The Vereenigde Oost-Indische Compagni, (VOC) or the Dutch East India Company was a chartered company established in 1602, when the States-General of the Netherlands granted the power to carry out 21 year monoply and colonial activities in Asia. The VOC always considered as the first multinational company and the first company to issue stock. The VOC also granted a quasi-governmental powers, including the ability to wage war, imprison and execute convicts, negotiate treaties, coin money, and establish colonies in Asia.
Since it establishment in 1602, the VOC finally established its capital city in 1619 at the location known as Jakarta (or Batavia). Although the Heeren XVII or the Chamber of 17 is the body that have overall control on the all VOC activites, but actually the Governor General of the VOC is the main administrator of the VOC’s activities in Asia. At that time, the Governor General is already accompanied by Council of the Indies (Raad van Indie), an agency that the main task was serves to advise and to monitor the Governor General policy. The creation of the Council of the Indies, because of the nature of the despotic power of a Governor General.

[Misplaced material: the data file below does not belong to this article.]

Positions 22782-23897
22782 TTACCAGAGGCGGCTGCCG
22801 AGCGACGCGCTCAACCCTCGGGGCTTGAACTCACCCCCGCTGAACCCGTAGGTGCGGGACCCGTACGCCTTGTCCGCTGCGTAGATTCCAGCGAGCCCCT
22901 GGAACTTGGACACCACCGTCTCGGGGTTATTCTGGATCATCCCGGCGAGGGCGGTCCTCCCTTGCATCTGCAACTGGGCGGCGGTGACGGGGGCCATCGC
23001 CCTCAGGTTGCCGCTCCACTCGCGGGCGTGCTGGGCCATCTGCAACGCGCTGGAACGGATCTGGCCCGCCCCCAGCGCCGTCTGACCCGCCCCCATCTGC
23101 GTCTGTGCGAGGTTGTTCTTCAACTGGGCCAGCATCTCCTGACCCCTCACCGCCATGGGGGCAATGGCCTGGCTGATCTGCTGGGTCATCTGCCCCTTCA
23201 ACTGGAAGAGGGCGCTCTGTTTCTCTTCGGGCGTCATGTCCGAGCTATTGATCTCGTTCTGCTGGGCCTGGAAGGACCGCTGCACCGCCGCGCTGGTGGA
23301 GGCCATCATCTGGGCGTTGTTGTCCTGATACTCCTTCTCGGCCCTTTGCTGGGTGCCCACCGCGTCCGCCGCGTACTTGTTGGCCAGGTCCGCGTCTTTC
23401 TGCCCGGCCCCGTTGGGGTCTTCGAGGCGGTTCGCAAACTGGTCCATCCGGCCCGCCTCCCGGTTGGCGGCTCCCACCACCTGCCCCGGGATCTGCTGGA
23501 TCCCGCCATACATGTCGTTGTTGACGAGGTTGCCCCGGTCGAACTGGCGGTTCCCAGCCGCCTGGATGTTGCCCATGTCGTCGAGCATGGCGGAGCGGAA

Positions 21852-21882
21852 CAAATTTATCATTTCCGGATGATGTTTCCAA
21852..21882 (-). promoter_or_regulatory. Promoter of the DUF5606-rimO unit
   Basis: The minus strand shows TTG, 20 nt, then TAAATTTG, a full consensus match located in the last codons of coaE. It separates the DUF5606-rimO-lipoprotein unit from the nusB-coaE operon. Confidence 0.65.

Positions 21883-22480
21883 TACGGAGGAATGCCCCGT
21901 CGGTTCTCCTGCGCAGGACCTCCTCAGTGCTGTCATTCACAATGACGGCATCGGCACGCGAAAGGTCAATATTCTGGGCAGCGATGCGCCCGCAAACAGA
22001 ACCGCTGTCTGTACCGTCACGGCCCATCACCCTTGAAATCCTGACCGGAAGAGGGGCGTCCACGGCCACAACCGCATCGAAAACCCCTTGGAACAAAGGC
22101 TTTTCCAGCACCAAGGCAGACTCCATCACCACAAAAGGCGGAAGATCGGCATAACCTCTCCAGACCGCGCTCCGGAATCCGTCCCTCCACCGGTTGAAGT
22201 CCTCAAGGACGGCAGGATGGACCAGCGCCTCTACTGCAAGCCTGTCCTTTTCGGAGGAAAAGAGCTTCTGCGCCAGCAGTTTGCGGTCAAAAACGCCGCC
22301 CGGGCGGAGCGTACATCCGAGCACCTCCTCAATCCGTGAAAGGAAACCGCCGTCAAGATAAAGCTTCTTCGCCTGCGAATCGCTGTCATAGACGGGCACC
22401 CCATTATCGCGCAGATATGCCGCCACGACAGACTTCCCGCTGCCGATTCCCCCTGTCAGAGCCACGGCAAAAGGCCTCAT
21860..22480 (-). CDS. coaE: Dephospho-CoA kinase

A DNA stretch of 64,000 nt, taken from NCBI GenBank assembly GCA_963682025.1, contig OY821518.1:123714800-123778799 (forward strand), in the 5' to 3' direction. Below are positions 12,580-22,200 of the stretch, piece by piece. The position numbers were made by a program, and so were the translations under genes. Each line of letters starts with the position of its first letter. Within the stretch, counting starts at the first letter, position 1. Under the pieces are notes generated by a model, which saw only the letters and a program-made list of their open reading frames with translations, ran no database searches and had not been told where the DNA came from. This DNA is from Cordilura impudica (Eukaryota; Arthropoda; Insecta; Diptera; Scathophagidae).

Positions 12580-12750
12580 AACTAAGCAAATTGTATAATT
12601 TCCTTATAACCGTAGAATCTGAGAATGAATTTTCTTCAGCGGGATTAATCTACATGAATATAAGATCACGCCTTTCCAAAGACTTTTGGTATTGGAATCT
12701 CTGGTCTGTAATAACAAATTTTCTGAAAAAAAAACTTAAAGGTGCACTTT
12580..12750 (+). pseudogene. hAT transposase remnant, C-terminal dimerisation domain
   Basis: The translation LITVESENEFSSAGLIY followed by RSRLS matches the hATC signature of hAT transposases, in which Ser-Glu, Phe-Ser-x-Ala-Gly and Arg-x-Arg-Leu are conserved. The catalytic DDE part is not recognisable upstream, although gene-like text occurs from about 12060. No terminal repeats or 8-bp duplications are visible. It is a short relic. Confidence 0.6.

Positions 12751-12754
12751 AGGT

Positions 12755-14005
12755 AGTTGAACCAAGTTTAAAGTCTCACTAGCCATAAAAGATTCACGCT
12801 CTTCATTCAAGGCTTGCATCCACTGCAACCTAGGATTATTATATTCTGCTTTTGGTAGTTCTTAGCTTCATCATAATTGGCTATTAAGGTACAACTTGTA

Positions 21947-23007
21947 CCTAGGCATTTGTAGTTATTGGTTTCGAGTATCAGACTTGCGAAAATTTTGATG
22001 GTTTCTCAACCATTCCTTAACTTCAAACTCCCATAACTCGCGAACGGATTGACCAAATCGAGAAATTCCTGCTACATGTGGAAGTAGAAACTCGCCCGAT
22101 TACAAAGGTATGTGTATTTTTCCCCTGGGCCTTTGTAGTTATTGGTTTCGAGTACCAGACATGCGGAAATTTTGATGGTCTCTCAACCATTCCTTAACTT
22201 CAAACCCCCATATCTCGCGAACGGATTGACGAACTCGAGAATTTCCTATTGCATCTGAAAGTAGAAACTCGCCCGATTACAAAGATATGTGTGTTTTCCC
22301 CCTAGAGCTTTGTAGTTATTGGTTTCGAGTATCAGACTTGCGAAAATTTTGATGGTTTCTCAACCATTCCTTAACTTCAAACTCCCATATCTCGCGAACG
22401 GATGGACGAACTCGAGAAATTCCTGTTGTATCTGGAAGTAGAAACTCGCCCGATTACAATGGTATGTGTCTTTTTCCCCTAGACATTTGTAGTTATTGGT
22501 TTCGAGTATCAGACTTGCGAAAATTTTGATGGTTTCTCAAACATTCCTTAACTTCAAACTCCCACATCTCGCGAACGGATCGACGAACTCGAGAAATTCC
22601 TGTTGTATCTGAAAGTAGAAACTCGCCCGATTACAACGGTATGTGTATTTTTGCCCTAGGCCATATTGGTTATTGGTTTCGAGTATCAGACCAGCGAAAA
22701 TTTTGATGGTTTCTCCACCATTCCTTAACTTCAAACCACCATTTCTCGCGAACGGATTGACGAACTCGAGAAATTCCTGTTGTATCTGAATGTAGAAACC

In 1619, Jan Pieterzoon Coen was appointed as the 4th Governor-General of the VOC. He finally saw the possibility of the VOC becoming an strongest colonial power in Asia, both political and economic. On 30 May 1619, Coen, backed by a force of nineteen ships, destroy the Jayakarta to ashes and and finally he established Batavia as the VOC headquarters.